Plenty, by Yotam Ottolenghi has great recipes with lots of creativity, heavily relying on spice blends and flavors that are still uncommon in most American homes. I would say that this book has been my best buy over the last few years. Usually, when I purchase a cookbook, I'm happy if there are five items I want to try. In this book, I want to cook and eat every recipe. And it doesn't hurt that the photography is beautiful!
This is a vegetable book- it's not about being vegetarian, it's just vegetable based; and most dishes can stand on their own or go great next to a nice cut of meat. So far every recipe I've tried has turned out beautifully, with (sometimes unexpected) synergistic flavors and nice balance between different components and textures.
If you don't have a well stocked spice cabinet, it would be hard to get started with this book. Most recipes have a few different spices as well as fresh herbs. Once you have all the components on hand, you'll find the flavor combinations addictive. I chose to share the recipe below since the ingredient list is pretty accessible.
Chickpea sauté with Greek yogurt
3/4 # swiss chard
5 T olive oil
4 medium carrots, peeled and diced
1 tsp caraway seeds
1 1/2 c cooked chickpeas
1 clove garlic, crushed
½ lemon, juiced
1 T fresh mint, chopped
1 T fresh cilantro, chopped
Salt and pepper
1/2 c Greek yogurt
1 T olive oil
Wash the chard, separate the stalks from the leaves, blanch the stalks for five minutes and the leaves for two, then chop both into ½cm dice.
Heat the oil in a large, heavy saucepan, add the carrots and caraway seeds, and sauté for five minutes. Add the chard and chickpeas, sauté for six minutes, then stir in the garlic, lemon juice, herbs, salt and pepper, remove from the heat and set aside to cool a little. Adjust the seasoning to taste.
To serve, mix the yogurt, tablespoon of oil and a pinch of salt. When the vegetables are warmish or even room temperature, pile them on plates and top with a tablespoon of the yogurt mix. Sprinkle with freshly ground pepper and some more oil.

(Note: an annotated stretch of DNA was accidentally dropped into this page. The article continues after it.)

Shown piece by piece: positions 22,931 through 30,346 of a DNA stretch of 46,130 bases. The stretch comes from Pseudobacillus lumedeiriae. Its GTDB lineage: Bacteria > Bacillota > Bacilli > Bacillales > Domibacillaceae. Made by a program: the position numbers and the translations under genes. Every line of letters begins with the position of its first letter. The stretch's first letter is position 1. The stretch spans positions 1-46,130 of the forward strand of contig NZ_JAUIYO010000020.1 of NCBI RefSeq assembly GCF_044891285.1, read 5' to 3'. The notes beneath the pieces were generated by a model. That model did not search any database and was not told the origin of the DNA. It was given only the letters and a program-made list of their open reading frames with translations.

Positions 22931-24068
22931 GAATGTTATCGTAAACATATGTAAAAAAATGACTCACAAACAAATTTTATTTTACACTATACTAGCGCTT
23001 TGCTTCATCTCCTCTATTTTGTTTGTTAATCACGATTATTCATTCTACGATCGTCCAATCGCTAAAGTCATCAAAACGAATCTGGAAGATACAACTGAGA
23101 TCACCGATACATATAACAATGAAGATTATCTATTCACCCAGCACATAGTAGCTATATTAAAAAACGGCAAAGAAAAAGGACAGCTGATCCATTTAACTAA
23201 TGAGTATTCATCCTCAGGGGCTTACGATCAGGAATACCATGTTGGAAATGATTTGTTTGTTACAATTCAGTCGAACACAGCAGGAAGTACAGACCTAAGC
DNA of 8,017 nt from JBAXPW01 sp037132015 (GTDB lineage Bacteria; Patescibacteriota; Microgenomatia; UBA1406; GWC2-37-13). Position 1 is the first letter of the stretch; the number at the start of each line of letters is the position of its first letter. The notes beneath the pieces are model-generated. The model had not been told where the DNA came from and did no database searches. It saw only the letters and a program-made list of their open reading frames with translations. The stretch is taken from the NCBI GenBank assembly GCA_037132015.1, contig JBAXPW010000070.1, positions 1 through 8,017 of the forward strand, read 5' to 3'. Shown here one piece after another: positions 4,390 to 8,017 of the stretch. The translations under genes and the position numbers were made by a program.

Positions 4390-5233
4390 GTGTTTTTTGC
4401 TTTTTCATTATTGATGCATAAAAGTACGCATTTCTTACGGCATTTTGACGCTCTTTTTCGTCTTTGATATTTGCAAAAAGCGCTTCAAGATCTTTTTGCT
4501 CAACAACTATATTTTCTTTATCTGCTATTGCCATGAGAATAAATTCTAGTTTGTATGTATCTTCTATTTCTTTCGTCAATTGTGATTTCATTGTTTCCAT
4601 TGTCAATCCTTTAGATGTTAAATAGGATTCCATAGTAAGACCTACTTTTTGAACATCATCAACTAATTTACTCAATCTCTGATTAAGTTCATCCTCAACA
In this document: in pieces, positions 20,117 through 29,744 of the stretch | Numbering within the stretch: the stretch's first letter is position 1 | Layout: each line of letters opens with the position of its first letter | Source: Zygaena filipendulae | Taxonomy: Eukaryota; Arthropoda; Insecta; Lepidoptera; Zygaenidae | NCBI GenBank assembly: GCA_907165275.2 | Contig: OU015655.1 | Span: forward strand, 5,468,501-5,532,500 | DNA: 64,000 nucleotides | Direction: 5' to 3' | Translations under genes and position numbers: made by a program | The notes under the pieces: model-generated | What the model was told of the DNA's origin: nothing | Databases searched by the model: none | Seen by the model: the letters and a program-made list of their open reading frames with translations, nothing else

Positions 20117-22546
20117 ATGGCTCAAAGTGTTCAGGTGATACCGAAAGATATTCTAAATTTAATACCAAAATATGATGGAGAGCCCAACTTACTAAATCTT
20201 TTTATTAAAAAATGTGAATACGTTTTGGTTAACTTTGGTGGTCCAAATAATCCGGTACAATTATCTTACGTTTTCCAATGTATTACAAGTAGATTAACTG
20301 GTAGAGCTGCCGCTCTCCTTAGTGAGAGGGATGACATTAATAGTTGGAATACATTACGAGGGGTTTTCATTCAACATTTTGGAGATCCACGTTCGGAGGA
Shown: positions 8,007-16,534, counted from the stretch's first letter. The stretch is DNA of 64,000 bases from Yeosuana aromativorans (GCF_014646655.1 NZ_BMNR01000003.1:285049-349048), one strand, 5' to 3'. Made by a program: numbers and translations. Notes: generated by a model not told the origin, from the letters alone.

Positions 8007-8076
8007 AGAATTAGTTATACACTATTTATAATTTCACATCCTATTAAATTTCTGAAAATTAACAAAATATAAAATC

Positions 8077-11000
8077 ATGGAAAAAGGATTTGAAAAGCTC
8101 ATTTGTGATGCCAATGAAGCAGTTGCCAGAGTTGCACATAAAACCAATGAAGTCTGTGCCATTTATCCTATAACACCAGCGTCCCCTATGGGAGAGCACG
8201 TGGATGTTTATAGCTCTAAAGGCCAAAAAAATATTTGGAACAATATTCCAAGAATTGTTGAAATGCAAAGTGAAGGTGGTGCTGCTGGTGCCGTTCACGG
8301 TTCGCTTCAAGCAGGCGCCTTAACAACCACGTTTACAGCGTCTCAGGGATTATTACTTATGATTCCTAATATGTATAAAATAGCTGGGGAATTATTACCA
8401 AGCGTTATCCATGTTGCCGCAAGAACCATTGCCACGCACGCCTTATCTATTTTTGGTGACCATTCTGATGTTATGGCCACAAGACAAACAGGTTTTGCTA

Tuesday, July 19, 2011
Here is the zucchini pickle recipe I used- alter the sugar to your taste, I always cut it back a little bit.
this should make enough for four quarts
2 1/2 cups apple cider vinegar
2 1/2 cups distilled white vinegar
1 cup water
3 c sugar
1/4 c salt
1/2 t turmeric powder
Prepare your quart canning jars as usual (clean, sterilize and hold hot), meanwhile, bring the above ingredients to a boil.
Into each jar, place:
1 clove of garlic, peeled
1/2 t each black peppercorns and coriander
a pinch of red pepper
2 allspice berries
Pack in zucchini slices until the jar is almost full to the threads. Have ready a boiling water bath, then fill each with the boiling vinegar mixture, leaving 1/3-1/2" of headspace. If you're paranoid like me, use a pH strip to test the acid content of the liquid- it should be below 4.6. Top with your hot, sterile lids and rings, and process for 12-15 minutes.
Saturday, July 9, 2011
We did end up with one black rooster (we started out with for black australorps and four easter-egger/ameracaunas). Initially, we weren't sure how we were going to determine which of the chicks were male, but it turned out to be really rather easy. For a few weeks during their development, we were sure that we had at least three roosters. But at about six weeks of age, this one just looked like a boy. We put an ad on Craigslist, and a farmer came to collect him a few days later with a pickup truck full of goats, dogs, and full grown roosters... He went to a good home. The farmer was looking for a boy to keep her girls company.
So then we were down to seven chicks. That wasn't good enough for my husband. He had built this crazy chicken palace and seven is too weird a number anyway, so he went and procured three rhode island red ladies. Ten is a much better number than seven. You can see our chicken variety pack in the photo above.
If you look closely, you'll see in the photo that one of the redheads is missing... We had one hen who developed some sort of issue with her legs. For about a week she couldn't/wouldn't bear weight on at least one of her legs. We didn't know if she had some crazy disease or something, so we quarantined her for a few days and once she recovered, we reintroduced her back to the flock. Aside from that, the only issue we've had is a bit of a protein deficiency due to too many treats (akin to feeding your kids nothing but candy and then wondering why they don't behave quite right...). A few of the chickens started eating the feathers of the other birds- this was a bit disturbing since one would chase another pulling feathers out of it's back. We fixed this by giving them lots of salmon trim (they love salmon) for a few days. Now, everything is fine again.
Next time I write about chickens, hopefully it is because we have our first organic homegrown egg... They are in their mid-teens now (in chicken years of course), and should start laying in the early fall.